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looking for indigenous records from Mexico

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By Rossana - Posted on 11 March 2017

Can anyone tell me where I can find records of indigenous family members in Mexico. I know there are some listed in the regular archives such as the LDS family history library but is there any other form of registering births, deaths etc of indigenous people of Mexico?
Thank you  Rossana 
“It is not the strongest of the species that survives, nor the most intelligent that survives. It is the one that is the most adaptable to change.” Darwin

I'm going to comment so I can keep up with this conversation. I'm looking for the same. I have only one line of the four grandparents I'm researching that is traceable beyond two generations. They are listed as "indigena" so I'm stumped, too!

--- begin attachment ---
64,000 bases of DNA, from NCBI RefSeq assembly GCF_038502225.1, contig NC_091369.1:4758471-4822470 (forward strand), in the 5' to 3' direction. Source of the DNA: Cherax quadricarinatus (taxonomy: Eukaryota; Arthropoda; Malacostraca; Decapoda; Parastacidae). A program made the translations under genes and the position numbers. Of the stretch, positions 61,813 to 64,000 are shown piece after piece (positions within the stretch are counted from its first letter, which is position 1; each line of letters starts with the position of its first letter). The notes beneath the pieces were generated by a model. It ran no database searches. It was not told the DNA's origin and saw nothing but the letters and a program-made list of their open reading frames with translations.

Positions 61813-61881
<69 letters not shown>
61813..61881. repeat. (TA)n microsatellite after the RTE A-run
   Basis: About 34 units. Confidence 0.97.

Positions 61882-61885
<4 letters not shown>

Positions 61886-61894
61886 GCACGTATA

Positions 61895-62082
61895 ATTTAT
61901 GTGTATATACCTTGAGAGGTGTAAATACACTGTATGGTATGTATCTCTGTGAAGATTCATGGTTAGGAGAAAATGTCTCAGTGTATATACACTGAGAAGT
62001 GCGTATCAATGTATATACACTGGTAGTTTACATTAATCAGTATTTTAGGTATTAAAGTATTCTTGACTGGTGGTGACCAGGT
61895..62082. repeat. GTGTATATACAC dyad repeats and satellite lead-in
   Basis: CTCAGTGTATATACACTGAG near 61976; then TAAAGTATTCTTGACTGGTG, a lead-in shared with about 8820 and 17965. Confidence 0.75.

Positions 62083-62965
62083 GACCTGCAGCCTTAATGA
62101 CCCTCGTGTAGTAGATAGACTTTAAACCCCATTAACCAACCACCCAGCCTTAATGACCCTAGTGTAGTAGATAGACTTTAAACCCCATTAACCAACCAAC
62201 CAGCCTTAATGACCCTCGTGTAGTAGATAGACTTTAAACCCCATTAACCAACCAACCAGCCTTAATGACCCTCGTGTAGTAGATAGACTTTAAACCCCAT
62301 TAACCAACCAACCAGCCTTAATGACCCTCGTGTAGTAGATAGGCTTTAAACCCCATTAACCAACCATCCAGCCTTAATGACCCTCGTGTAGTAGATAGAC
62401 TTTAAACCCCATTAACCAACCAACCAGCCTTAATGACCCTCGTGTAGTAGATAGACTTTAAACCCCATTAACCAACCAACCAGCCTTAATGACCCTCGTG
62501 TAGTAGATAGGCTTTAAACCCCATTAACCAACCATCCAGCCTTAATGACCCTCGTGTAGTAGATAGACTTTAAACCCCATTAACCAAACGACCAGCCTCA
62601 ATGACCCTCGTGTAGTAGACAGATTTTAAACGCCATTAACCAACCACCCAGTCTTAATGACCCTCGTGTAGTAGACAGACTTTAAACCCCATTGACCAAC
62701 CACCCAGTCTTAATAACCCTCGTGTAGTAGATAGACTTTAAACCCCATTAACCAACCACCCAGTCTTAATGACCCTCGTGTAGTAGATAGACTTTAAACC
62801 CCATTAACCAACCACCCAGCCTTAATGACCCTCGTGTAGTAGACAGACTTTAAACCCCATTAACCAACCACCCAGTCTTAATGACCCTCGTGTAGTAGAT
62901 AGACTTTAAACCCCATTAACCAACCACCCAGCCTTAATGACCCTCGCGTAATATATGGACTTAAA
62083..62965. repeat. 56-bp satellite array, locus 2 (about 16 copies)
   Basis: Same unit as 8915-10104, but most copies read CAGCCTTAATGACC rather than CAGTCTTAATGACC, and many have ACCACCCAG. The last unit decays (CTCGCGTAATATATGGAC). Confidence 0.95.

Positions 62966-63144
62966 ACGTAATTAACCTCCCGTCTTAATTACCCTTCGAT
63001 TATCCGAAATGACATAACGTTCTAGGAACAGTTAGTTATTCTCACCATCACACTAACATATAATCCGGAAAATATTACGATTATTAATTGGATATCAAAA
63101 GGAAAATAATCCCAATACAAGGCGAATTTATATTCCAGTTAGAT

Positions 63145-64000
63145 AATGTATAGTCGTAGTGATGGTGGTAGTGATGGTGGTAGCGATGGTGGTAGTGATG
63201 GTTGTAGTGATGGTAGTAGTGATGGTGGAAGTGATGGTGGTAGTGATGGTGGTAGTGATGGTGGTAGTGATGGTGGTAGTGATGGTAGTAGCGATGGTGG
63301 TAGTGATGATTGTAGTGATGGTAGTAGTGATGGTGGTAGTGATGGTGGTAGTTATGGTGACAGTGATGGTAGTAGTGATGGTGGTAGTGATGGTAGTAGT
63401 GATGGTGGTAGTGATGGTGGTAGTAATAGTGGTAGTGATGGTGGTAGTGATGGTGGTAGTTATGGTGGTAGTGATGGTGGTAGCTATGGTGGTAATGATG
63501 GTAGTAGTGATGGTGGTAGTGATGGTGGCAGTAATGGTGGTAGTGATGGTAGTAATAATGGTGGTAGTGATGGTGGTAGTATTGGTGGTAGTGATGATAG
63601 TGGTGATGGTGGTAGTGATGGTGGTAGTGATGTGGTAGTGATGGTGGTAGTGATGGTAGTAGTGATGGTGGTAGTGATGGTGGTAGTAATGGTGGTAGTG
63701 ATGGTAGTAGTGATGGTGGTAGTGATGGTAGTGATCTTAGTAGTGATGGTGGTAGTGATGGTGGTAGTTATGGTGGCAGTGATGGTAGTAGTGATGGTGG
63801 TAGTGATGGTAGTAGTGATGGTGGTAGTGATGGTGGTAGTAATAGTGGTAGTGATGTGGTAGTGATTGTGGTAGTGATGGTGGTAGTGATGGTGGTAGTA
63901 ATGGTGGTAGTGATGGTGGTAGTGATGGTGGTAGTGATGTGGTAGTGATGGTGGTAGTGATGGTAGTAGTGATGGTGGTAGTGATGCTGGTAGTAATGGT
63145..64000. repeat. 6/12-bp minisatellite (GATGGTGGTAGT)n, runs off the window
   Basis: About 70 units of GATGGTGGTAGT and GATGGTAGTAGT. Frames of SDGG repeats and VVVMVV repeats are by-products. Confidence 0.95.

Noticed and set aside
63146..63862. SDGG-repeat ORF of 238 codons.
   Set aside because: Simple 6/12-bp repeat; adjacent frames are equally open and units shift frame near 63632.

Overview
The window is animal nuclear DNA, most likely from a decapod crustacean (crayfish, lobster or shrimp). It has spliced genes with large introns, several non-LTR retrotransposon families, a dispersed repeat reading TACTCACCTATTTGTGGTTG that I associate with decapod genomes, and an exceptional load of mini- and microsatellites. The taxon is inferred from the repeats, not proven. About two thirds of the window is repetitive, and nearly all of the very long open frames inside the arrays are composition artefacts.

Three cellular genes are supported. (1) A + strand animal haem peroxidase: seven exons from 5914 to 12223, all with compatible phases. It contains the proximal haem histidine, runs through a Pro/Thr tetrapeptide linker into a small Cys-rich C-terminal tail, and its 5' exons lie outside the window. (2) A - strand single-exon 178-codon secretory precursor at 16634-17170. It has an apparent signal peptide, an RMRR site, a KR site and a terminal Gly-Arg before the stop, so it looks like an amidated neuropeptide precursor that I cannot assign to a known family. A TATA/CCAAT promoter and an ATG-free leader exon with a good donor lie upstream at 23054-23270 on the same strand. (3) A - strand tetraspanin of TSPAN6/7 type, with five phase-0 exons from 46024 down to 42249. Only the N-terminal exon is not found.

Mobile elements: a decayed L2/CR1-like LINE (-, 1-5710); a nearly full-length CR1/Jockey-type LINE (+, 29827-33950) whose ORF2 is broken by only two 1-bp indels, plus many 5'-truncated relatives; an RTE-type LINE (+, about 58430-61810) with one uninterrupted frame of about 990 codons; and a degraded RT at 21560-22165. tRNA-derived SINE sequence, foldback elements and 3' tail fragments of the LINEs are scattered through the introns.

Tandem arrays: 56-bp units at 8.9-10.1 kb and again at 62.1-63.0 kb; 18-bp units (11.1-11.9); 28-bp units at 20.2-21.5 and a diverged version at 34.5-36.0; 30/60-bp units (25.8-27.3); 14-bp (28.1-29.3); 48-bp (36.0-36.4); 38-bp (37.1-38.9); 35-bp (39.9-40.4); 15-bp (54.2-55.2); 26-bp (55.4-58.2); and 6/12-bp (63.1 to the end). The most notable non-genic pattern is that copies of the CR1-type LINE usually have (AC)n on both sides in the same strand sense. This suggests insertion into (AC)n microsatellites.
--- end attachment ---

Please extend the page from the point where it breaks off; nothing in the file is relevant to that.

The Catholic Church has had a very important role in recording data of individuals throughout Mexico's history after the arrival of Europeans. Most people, including natives, were recorded on parish records. Some older parish books tended to segregate people and sometimes there were "libros de indios" (for indigenous people) and "libros de castas" (for everyone else). You may need some luck to research your indigenous ancestors because often, the surnames of the children or parents were not listed, and that makes it even more difficult.

I encountered this issue when trying to find a marriage record for one of my ancestors. I kept searching for the groom's last name, and found nothing. Eventually, I decided to look for the bride and I was able to find the record. She was listed as "espanola" and it listed her last name as well as her parents. The groom, however, was listed as "indio" and there was no mention of his last name or the last name of his parents.